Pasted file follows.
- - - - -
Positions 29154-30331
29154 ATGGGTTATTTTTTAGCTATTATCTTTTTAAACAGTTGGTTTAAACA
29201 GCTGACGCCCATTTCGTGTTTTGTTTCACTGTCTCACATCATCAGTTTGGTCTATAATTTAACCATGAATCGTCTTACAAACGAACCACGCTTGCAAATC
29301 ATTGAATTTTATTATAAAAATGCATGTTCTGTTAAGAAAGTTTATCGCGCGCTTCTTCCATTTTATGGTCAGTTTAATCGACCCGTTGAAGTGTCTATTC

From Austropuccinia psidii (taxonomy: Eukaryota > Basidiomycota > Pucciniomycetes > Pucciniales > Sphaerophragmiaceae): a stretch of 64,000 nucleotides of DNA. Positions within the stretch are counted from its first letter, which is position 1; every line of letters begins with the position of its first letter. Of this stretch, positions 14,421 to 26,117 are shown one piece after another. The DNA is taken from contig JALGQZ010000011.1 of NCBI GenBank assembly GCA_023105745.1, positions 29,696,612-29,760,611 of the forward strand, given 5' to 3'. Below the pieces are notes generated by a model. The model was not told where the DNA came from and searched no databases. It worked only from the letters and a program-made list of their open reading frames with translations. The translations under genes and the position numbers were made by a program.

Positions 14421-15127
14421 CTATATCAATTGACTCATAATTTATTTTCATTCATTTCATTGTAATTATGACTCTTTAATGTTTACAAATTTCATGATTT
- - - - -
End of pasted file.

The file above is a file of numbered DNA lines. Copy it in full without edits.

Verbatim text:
Positions 29154-30331
29154 ATGGGTTATTTTTTAGCTATTATCTTTTTAAACAGTTGGTTTAAACA
29201 GCTGACGCCCATTTCGTGTTTTGTTTCACTGTCTCACATCATCAGTTTGGTCTATAATTTAACCATGAATCGTCTTACAAACGAACCACGCTTGCAAATC
29301 ATTGAATTTTATTATAAAAATGCATGTTCTGTTAAGAAAGTTTATCGCGCGCTTCTTCCATTTTATGGTCAGTTTAATCGACCCGTTGAAGTGTCTATTC

From Austropuccinia psidii (taxonomy: Eukaryota > Basidiomycota > Pucciniomycetes > Pucciniales > Sphaerophragmiaceae): a stretch of 64,000 nucleotides of DNA. Positions within the stretch are counted from its first letter, which is position 1; every line of letters begins with the position of its first letter. Of this stretch, positions 14,421 to 26,117 are shown one piece after another. The DNA is taken from contig JALGQZ010000011.1 of NCBI GenBank assembly GCA_023105745.1, positions 29,696,612-29,760,611 of the forward strand, given 5' to 3'. Below the pieces are notes generated by a model. The model was not told where the DNA came from and searched no databases. It worked only from the letters and a program-made list of their open reading frames with translations. The translations under genes and the position numbers were made by a program.

Positions 14421-15127
14421 CTATATCAATTGACTCATAATTTATTTTCATTCATTTCATTGTAATTATGACTCTTTAATGTTTACAAATTTCATGATTT